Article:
With the holiday season upon us, Qualcomm (NASDAQ:QCOM) seems set to once again reap the benefits of being the dominant chipset supplier in the fast-growing smartphone market. Along with smartphone giants Apple (NASDAQ:AAPL) and Samsung (PINK:SSNLF), rivals HTC, LG, Nokia (NYSE:NOK) and Motorola have also timed their respective high-profile smartphone launches just ahead of the holiday season in a bid to outdo each other and make the most of this year-end shopping frenzy. While on one hand, we will see Android and iOS battle it out for a greater share of the burgeoning smartphone market, on the other hand, a number of Windows Phones will be looking to create a niche for themselves in an increasingly duopolistic market. A lot is at stake with the holiday season shaping up to be one of the most fiercely fought in recent times, but with a Snapdragon chipset at the core of most of these mobile devices, Qualcomm seems sure to benefit no matter the outcome.
Apart from the iPhone 5, which sports a Qualcomm LTE baseband, there is Samsung’s Galaxy S III as well as many of the recent high-profile launches such as Nokia’s Lumia series, the LG Nexus 4 and the HTC Droid DNA being powered by one of Qualcomm’s Snapdragon app processors.
- Qualcomm Posts Moderate Revenue Gains In Q1’17 As Threats From Lawsuits Loom Large Over Licensing Business
- Qualcomm’s Licensing Business Could Be Undermined By The Rising Number of Lawsuits Against The Company
- What Can We Expect From Qualcomm’s Q1’17 Earnings?
- Qualcomm Dives Into The Connected Car Market With Its Drive Data Platform
- What Does The KFTC Ruling Imply For Qualcomm?
- How Can Higher Royalty Rates Add To Our Price Estimate For Qualcomm?
The number of Qualcomm-powered product launches announced recently not only points to a continuing strong demand for Qualcomm’s chipsets, but also an improving production situation for the 28nm chipset end, which has been supply-constrained for most of the year. As the supply pressures ease by the end of the year and demand continues to remain strong, Qualcomm looks well-positioned with its broad portfolio of chipsets and diversified customer base to make the most of its leading position in the mobile chipset market going forward. We have a $69 price estimate for Qualcomm, about 10% ahead of the current market price.
A foot in every door
Qualcomm’s chipsets currently find a place in two of the most dominant mobile ecosystems worldwide, Android and iOS. While Apple uses Qualcomm’s baseband chipsets in both the iPhone and the iPad, many Android smartphones use Qualcomm’s stand-alone as well as baseband-integrated chipsets. Android and iOS account for a combined 85% of the market but the near-duopoly could break in the coming years, with Microsoft making a reinvigorated assault on the mobile space with its Windows Phone 8 OS. But with Microsoft going with Qualcomm as the sole supplier of chipsets for WP8 handsets, Qualcomm has that base covered as well.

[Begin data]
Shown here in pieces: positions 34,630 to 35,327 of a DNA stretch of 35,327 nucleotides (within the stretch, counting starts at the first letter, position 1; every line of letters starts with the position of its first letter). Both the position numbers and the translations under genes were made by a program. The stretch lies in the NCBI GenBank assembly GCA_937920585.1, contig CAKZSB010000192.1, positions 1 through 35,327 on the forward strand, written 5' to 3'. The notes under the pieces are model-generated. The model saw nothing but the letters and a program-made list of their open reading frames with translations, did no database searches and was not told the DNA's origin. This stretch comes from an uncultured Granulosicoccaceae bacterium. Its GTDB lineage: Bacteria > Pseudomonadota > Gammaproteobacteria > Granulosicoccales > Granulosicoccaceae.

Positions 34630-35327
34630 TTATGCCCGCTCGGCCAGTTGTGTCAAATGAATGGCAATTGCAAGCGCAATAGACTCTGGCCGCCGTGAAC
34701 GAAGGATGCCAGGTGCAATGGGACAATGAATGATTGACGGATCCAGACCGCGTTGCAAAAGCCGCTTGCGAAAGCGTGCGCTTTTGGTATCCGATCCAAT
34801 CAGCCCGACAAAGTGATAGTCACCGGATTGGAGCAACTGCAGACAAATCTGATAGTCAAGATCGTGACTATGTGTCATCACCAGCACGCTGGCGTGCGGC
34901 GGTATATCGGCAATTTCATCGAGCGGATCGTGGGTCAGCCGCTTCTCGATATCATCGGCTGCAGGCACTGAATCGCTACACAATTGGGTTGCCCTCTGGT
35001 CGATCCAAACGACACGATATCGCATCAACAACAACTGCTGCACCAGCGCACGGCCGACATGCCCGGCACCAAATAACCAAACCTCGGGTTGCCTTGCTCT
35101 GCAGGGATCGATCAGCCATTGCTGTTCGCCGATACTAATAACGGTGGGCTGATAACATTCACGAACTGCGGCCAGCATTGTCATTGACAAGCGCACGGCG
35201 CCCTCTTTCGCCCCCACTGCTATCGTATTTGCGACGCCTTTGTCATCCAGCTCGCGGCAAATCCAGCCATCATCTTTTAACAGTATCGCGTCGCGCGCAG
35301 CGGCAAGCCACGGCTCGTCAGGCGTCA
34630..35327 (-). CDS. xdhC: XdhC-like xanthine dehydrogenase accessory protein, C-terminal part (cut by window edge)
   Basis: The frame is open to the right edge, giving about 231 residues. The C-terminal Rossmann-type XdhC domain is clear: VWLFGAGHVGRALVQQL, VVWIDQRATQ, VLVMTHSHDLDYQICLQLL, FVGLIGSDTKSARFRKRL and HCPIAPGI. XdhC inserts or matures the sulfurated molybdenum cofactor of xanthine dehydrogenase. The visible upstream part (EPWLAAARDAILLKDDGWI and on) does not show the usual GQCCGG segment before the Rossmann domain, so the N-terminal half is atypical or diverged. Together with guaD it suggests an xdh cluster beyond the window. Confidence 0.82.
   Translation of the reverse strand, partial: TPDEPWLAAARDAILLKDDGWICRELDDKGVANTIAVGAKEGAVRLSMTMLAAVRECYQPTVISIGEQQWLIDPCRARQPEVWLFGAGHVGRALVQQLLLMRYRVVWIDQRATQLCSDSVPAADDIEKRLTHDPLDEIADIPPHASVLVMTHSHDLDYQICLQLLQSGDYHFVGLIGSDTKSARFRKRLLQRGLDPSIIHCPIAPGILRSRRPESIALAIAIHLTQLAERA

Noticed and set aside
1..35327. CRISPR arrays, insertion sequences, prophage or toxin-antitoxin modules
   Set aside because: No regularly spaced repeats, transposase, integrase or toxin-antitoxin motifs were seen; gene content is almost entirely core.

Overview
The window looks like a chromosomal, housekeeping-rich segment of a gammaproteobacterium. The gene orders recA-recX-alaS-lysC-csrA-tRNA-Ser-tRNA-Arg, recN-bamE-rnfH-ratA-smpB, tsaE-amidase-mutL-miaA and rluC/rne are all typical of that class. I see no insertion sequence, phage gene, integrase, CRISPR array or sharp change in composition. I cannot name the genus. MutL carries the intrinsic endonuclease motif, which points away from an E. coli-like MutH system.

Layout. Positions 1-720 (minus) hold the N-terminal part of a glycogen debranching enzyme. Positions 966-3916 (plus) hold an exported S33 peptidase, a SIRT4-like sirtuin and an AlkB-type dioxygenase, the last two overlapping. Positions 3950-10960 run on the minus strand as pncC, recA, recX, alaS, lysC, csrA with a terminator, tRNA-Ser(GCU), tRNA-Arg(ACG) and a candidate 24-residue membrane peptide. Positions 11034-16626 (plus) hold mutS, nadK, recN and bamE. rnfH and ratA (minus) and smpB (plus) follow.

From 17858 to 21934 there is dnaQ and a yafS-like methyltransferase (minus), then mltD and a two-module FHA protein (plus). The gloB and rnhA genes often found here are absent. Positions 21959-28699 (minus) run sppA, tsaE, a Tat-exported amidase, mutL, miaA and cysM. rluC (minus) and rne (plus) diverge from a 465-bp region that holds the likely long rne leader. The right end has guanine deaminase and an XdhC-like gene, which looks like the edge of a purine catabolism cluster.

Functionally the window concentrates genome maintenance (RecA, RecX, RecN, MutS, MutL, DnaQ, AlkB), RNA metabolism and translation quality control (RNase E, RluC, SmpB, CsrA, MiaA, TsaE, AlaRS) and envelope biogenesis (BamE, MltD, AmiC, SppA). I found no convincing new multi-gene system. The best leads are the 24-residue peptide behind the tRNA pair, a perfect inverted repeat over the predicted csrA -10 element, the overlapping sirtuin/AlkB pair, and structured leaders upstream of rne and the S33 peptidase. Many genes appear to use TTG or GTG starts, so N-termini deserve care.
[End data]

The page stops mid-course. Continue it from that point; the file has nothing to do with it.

Also, with most of the high-end flagship smartphones supporting LTE, Qualcomm remains the LTE leader by quite a margin. Not only are its LTE baseband chipsets mature – being three generations old already, with a new 28nm technique that conserves space and power – they also come integrated with its dual-core Snapdragon app processors. This LTE leadership has served Qualcomm well and has thus far kept competitors from stealing market share. For example, Samsung’s Galaxy S III and HTC’s One X series had to be launched in the U.S. with a Snapdragon core, since rival chipsets did not play well with Qualcomm’s LTE basebands. Competition is slowly catching up, however, with Nvidia recently announcing an LTE chipset that it plans to integrate into Tegra in 2013 and Samsung making its Exynos chipsets LTE-compatible as well.
Tablet focus needs improvement
Where Qualcomm faces the most headwinds currently is the tablet space, where Nvidia has been scoring quite a few wins lately, one of them being the much-touted Nexus 7. This has primarily been due to the quad-core Tegra 3 that Nvidia has been marketing well to tablet makers.
However, Qualcomm has already demoed its own quad-core S4 Pro chipsets and launched the first smartphones containing them. Dell’s and Samsung’s recently launched line of Windows RT tablets/hybrid PCs are also being powered by Qualcomm’s chipsets, which allays concerns that Qualcomm might be having issues getting Windows drivers to work with Snapdragon. With Microsoft looking to make a big splash in the tablet space and Apple dominating with the iPad, Qualcomm seems to have the ingredients in place to profit from the burgeoning demand in this still nascent market as well. (see Qualcomm Fixes Its Gaze On Tablets With New Quad-Core S4 Pro)